For phenologs to be useful, they must be able to predict entirely new gene-phenotype associations. To this end, we examined the 59 remaining genes not already associated with angiogenesis for conserved function using the frog Xenopus. Using whole-mount in situ hybridization, we examined mRNA expression of the Xenopus orthologs of these genes. Consistent with our hypothesis, we found that five of the genes (orthologs of SOX13, RAB11B, HMHA1, TCEA1/TCEA3, and TBL1XR1) were robustly and predominantly expressed in the developing vasculature (Fig. 3B and Fig. S3). These expression data suggest an overall discovery rate (8 of 62) of this phenolog 34 times higher than expected given the current annotation rate.

Finally, we directly assayed the role of one of these genes, SOX13, in angiogenesis. SOX13 is a transcription factor that is known to regulate T lymphocyte differentiation (24). The gene is expressed in mouse arterial walls (25), although it is also expressed in 30 of 45 assayed tissues in the National Center for Biotechnol-ogy Information Unigene Expressed Sequence Tag database. (The Xenopus ortholog of SOX13 was previously referred to as Xenopus xSOX12, but in accordance with recent Xenopus gene nomenclature guidelines, we refer to this gene now as sox13, Gene ID 397727.) We found this gene to be prominently expressed in the posterior cardinal veins, intersomitic veins, and developing heart, consistent with a role affecting developing vasculature (Fig. 3B and Fig. S4). We knocked down sox13 using microinjection of morpholino antisense oligonucleotides (MO) and assayed for vasculature defects by in situ hybridization to the vasculature reporter genes erg and agtrl1 (previously called X-msr, Gene ID 399306). Knockdown of sox13 resulted in severe defects in vascular development, with morphant animals largely lacking intersomitic and posterior cardinal veins (Fig. 3C and Fig. S5). By later stages, hemorrhaging was apparent in morphants because of the defective vasculature (Fig. 3D).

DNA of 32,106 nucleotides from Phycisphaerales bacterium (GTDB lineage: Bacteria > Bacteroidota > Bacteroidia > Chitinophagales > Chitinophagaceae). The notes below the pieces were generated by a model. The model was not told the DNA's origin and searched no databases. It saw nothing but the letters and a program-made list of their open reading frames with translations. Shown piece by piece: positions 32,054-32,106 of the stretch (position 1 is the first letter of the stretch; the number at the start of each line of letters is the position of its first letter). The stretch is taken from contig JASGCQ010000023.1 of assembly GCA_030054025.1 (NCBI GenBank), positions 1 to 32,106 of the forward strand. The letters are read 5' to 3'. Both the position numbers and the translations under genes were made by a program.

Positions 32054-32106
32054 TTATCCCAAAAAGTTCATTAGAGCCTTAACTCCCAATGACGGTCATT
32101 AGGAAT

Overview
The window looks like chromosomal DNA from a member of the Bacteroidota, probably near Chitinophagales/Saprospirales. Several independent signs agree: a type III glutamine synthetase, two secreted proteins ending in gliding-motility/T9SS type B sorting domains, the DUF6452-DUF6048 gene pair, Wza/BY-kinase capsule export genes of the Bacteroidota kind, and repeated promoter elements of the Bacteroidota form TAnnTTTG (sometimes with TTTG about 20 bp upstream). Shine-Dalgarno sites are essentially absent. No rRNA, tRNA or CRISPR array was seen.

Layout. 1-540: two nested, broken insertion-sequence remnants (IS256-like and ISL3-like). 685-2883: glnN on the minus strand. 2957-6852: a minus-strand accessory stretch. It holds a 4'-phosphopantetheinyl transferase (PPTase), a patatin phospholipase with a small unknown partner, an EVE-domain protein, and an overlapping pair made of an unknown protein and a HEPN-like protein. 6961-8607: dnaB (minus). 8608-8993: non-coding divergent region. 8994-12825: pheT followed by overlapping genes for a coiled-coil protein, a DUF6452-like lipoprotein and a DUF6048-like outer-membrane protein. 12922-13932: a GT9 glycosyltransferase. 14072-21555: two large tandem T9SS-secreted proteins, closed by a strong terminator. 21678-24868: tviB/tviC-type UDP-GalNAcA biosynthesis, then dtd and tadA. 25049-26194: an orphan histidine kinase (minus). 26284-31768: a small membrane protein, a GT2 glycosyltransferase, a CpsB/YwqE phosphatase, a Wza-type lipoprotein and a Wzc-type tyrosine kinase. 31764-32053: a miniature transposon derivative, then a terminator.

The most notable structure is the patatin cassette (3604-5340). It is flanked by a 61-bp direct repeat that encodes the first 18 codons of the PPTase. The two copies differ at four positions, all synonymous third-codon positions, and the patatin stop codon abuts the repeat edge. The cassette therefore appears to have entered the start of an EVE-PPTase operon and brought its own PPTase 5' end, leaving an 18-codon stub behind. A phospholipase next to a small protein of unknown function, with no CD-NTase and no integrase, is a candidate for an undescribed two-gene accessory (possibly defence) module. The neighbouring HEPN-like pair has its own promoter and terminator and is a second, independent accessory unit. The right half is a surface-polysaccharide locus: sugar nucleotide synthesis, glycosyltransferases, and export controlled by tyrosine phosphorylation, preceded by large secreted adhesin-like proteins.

This in vivo requirement for sox13 in Xenopus was then confirmed in humans using siRNA-induced knockdown of SOX13 in an in vitro human umbilical vein endothelial cell angiogenesis assay (Fig. 3E). Thus, SOX13 is a unique regulator of angiogenesis, discovered in the absence of any previous functional data linking it to angiogenesis, on the basis of orthology between mouse angiogenesis defects and yeast lovastatin sensitivity. Notably, these data also demonstrate that differentiation both of blood cells (24) and blood vessels are controlled by the same transcription factor.

Human/Arabidopsis Phenologs Predict Vertebrate Regulators of Craniofacial Development.

Phenologs provide a quantitative framework for identifying cases of extremely distant homology [“deep homology” (26)] of functionally coherent gene systems. This creates an opportunity to use very distantly related species as human disease models. We tested this approach by systematically searching for plant models of human disease. We collected 22,921 gene-phenotype associations—spanning 1,711 unique phenotypes—for the mustard plant Arabidopsis thaliana and analyzed these for phenologs with fungal and animal phenotypes. Hundreds of orth-ologous phenotypes were evident (Fig. 4A and Fig. S6), including 897, 733, 172, and 48 between Arabidopsis and yeast, mice, worms, and humans, respectively (5% FDR). The human-plant phenologs suggest mappings between specific plant mutational phenotypes and diverse human diseases, including cancers, peroxisomal disorders, such as Refsum disease and Zellweger syndrome, and a variety of birth defects (Table 1).

Fig. 4.